July 2022: Forty two Nobel Prize laureate issued a statement to support Free Iran World Summit 2022. While supporting the ten-point plan of Mrs. Maryam Rajavi, the president-elect of the National Council of Resistance of Iran (NCRI) for the future of Iran, the Nobel Prize laureates approved the demand of the Iranian demonstrators in the uprisings, who chanted: “Neither the Shah, nor the Mullah, damned be both of them”.
The full text of the statement is as follows:
Joint statement of Nobel Laureates
in support of Free Iran summit 2022
July 10, 2022
We, the undersigned Nobel laureates, express our deep concern over the appalling and deteriorating state of human rights in Iran.
In his latest report presented to the UN Human Rights Council on June 21, 2022, UN Secretary-General António Guterres expressed deep concern over the rising number of executions in the Islamic of Iran, as well as “patterns of arbitrary deprivation of life due to excessive force used by the authorities against border couriers, peaceful protesters and those in detention, continued with impunity.”
While Hassan Rouhani ended his eight-year term last summer with nearly 5,000 executions, in comparison the number of executions has surged since Raisi became the regime’s president. Nearly 480 people have been executed since he took office.
Since the beginning of 2022, anti-regime demonstrations and protests have persisted by various social sectors in cities and towns across Iran as the Iranian people have risen up to demand their rights.
The Iranian regime, facing crises in all internal and external arenas, sees the only way out in intensifying repression, terrorism, warmongering, and acceleration of its nuclear program. To achieve this objective, last year, Khamenei was forced to abandon the forty-year theatrics of “reformists versus fundamentalists” in his regime and installed Raisi as the president to impose a much harsher rule. Raisi is one of the officials responsible for the 1988 massacre in a span of a few weeks of 30,000 political prisoners, 90% of whom were members and supporters of the Mujahedin-e Khalq (PMOI/MEK). The victims’ only crime was insisting on their support for the MEK.
On the other hand, the Iranian regime is trying to spread despair among the youth by claiming that there is no alternative to its rule and that the only remaining choice is between the current theocracy and the former monarchical dictatorship. This is while the Iranian people in their demonstrations and protests are constantly chanting that “Neither the Shah, nor the Mullah, damned be both of them”.
We, the Nobel laureates, join hundreds of prominent personalities from the five continents and tens of thousands of Iranians outside Iran to express solidarity with the Free Iran World 2022 Summit for freedom and democracy in Iran. We believe that the great desire of the Iranian people for freedom is represented in the opposition leader Maryam Rajavi’s 10-point plan for the future of Iran, which calls for the universal suffrage, free elections, and a market economy, and advocates gender, religious, and ethnic equality, a foreign policy based on peaceful coexistence, and a non-nuclear Iran.
Professor Barry C Barish, Nobel prize, Physics 2017, USA
Professor J. Michael Bishop, Nobel Prize, Medicine 1989, USA
Professor Thomas R. Ceck, Nobel Prize, Chemistry 1989, USA
Professor Aaron Ciechnover, Nobel Prize, Chemistry 2004, Israel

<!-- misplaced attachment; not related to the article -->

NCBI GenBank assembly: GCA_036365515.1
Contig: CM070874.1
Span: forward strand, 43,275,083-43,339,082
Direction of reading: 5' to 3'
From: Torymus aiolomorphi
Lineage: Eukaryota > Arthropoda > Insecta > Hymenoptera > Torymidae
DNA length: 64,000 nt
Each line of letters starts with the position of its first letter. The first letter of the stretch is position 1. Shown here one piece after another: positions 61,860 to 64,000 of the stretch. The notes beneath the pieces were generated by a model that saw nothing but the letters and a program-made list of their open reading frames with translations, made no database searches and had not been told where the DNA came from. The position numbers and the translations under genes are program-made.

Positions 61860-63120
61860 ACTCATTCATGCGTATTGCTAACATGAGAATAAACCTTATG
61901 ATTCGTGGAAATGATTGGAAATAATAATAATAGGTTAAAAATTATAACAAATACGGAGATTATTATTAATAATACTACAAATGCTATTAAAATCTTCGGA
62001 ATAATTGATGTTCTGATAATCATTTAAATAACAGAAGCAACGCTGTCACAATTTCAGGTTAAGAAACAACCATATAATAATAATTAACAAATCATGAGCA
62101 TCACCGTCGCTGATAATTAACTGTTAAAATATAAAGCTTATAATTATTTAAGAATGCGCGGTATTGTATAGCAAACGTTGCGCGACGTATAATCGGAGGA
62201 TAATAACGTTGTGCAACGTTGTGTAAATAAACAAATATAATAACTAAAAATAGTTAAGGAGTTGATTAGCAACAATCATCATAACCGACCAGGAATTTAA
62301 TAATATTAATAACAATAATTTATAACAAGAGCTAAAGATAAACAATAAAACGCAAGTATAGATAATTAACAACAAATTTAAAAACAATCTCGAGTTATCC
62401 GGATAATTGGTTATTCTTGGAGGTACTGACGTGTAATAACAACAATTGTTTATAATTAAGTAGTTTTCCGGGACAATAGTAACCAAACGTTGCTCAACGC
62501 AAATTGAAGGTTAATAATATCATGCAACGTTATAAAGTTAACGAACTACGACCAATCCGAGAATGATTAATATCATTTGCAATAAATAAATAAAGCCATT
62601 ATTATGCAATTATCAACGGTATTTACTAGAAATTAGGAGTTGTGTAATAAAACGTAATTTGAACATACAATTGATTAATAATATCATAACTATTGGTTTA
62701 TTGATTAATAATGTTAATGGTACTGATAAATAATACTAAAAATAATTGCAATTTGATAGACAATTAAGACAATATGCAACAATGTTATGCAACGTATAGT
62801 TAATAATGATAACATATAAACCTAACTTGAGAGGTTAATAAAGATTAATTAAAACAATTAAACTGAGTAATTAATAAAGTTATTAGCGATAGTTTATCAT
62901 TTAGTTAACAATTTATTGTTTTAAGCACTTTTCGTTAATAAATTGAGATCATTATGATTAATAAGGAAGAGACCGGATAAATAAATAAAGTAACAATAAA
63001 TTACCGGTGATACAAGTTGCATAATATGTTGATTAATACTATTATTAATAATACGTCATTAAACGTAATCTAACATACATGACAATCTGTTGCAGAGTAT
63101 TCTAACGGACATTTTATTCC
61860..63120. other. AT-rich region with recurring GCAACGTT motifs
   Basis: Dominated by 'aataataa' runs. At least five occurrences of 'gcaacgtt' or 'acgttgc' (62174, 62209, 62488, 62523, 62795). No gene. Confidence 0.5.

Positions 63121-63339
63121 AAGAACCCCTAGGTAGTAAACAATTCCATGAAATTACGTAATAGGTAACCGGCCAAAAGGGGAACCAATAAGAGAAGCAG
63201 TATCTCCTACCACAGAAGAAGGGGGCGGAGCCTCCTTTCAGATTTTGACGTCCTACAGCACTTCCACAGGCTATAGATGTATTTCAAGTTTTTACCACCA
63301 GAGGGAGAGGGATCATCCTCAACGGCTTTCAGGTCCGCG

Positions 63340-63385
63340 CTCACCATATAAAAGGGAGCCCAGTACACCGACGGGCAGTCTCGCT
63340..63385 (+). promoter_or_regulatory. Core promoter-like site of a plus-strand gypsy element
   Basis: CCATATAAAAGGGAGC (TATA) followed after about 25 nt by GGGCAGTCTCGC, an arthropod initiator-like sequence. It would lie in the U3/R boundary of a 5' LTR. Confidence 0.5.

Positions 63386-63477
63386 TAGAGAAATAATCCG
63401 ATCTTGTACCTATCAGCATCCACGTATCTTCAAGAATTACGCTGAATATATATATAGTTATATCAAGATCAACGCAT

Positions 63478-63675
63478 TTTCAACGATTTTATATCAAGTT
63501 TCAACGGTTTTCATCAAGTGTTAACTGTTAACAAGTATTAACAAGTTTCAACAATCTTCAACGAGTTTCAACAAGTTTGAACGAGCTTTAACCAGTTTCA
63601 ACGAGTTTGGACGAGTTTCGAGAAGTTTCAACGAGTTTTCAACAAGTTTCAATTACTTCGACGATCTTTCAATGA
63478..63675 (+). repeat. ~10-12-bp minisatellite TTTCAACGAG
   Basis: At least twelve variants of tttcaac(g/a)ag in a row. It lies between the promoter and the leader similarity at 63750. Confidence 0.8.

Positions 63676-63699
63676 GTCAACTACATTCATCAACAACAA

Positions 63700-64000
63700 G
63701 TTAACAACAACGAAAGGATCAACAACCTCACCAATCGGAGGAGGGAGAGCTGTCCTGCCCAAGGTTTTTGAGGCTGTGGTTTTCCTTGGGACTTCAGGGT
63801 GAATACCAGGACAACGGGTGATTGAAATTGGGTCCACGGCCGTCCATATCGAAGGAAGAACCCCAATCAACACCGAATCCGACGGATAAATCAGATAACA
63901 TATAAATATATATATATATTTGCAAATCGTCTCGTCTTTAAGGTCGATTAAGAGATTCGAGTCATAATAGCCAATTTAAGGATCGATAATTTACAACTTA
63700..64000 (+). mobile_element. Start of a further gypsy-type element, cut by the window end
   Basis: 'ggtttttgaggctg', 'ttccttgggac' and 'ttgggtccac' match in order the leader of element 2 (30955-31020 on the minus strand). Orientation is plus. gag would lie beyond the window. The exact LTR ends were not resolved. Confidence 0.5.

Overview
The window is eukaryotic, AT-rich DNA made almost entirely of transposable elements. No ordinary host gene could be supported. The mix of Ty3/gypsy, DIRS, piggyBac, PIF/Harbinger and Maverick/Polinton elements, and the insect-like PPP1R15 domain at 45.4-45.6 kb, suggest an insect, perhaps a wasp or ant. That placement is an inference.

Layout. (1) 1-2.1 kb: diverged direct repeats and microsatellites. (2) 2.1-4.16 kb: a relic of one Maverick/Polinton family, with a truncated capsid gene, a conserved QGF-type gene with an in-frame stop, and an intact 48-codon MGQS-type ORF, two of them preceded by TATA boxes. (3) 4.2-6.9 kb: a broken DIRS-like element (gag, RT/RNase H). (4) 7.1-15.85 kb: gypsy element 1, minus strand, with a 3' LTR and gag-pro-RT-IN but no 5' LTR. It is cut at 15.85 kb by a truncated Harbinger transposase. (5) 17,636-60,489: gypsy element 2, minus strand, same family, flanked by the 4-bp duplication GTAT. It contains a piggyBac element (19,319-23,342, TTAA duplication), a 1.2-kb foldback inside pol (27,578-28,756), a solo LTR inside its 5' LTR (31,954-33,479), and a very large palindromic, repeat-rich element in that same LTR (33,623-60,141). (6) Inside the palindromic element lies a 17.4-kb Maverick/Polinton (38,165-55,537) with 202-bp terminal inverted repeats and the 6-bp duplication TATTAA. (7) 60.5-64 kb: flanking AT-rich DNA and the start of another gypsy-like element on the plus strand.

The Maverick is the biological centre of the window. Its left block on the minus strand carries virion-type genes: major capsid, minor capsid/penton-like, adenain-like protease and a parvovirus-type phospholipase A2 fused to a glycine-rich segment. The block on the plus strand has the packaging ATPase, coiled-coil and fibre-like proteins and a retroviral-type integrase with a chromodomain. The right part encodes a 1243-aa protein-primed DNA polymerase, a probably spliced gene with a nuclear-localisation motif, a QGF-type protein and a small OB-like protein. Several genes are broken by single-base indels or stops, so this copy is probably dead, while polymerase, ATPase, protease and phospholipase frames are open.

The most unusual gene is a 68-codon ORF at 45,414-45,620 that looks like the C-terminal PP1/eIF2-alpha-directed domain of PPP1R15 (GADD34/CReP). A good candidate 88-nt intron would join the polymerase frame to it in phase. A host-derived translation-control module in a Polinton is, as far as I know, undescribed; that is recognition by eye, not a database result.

Professor Johann Deisenhofer, Nobel Prize, Chemistry 1988, USA
Professor Joachim Frank, Nobel Prize, Chemistry 2017, USA
Professor Jerome Friedman, Nobel Prize, Physics 1990, USA
Professor Sheldon Glashow, Nobel Prize, Physics 1979, USA
Professor Oliver Hart, Nobel Prize, Economics 2016, USA
Professor Alan Heeger, Nobel Prize, Chemistry 2000, USA
Professor Dudley Herschbach, Nobel Prize, Chemistry 1986, USA
Professor Roald Hoffmann, Nobel Prize, Chemistry 1981, USA
Professor H. Robert Horvitz, Nobel Prize, Medicine 2002, USA
Professor Louis J. Ignarro, Nobel Prize, Medicine 1998, USA
Professor Elfriede Jelinek, Nobel Prize, Literature 2004, Austria
Professor Takaaki Kajita, Nobel Prize, Physics 2015, Japan
Professor Brian Kobilka, Nobel Prize, Chemistry 2012, USA
Professor Roger D. Kornberg, Nobel Prize, Chemistry 2006, USA
Professor Finn Kydland, Nobel Prize, Economics 2004, Norway
Professor John C. Mather, Nobel Prize, Physics 2006, USA
Professor Patrick Modiano, Nobel Prize, Literature 2014, France
Professor Paul Modrich, Nobel Prize, Chemistry 2015, USA
Professor John Polanyi, Nobel Prize, Chemistry 1986, Canada
Professor Sir Peter J. Ratcliffe, Nobel Prize, Medicine 2019, UK
Professor Charles M. Rice, Nobel Prize, Medicine 2020, USA
Professor Sir Richard J. Roberts, Nobel Prize, Medicine 1993, USA
Professor Randy Schekman, Nobel Prize, Medicine 2013, USA
Professor Richard Schrock, Nobel Prize, Chemistry 2005, USA
Professor Vernon Smith, Nobel Prize, Economics 2002, USA
Professor Wole Soyinka, Nobel Prize, Literature 1986, Nigeria
Professor Morio Vargas Llosa, Nobel Prize, Literature 2010, Peru
Professor Sir John E. Walker, Nobel Prize, Chemistry 1997, UK
Professor Arieh Warshel, Nobel Prize, Chemistry 2013, Israel
Professor David J. Wineland, Nobel Prize, Physics 2012, USA
Professor Sir Gregory P. Winter, Nobel Prize, Chemistry 2018, UK
Professor May-Britt Moser, Nobel Prize, Medicine 2014, Norway
Professor Edvard Moser, Nobel Prize, Medicine 2014, Norway
Professor Gerhard Ertl, Nobel Prize, Chemistry 2007, Germany
Professor Elias Corey, Nobel Prize, Chemistry 1990, USA
Professor Harald zur Hausen, Nobel Prize, Medicine 2009, Germany
Professor John Lewis Hall, Nobel Prize, Physics 2005, USA
Professor Georg Bednorz, Nobel Prize, Physics 1987, Germany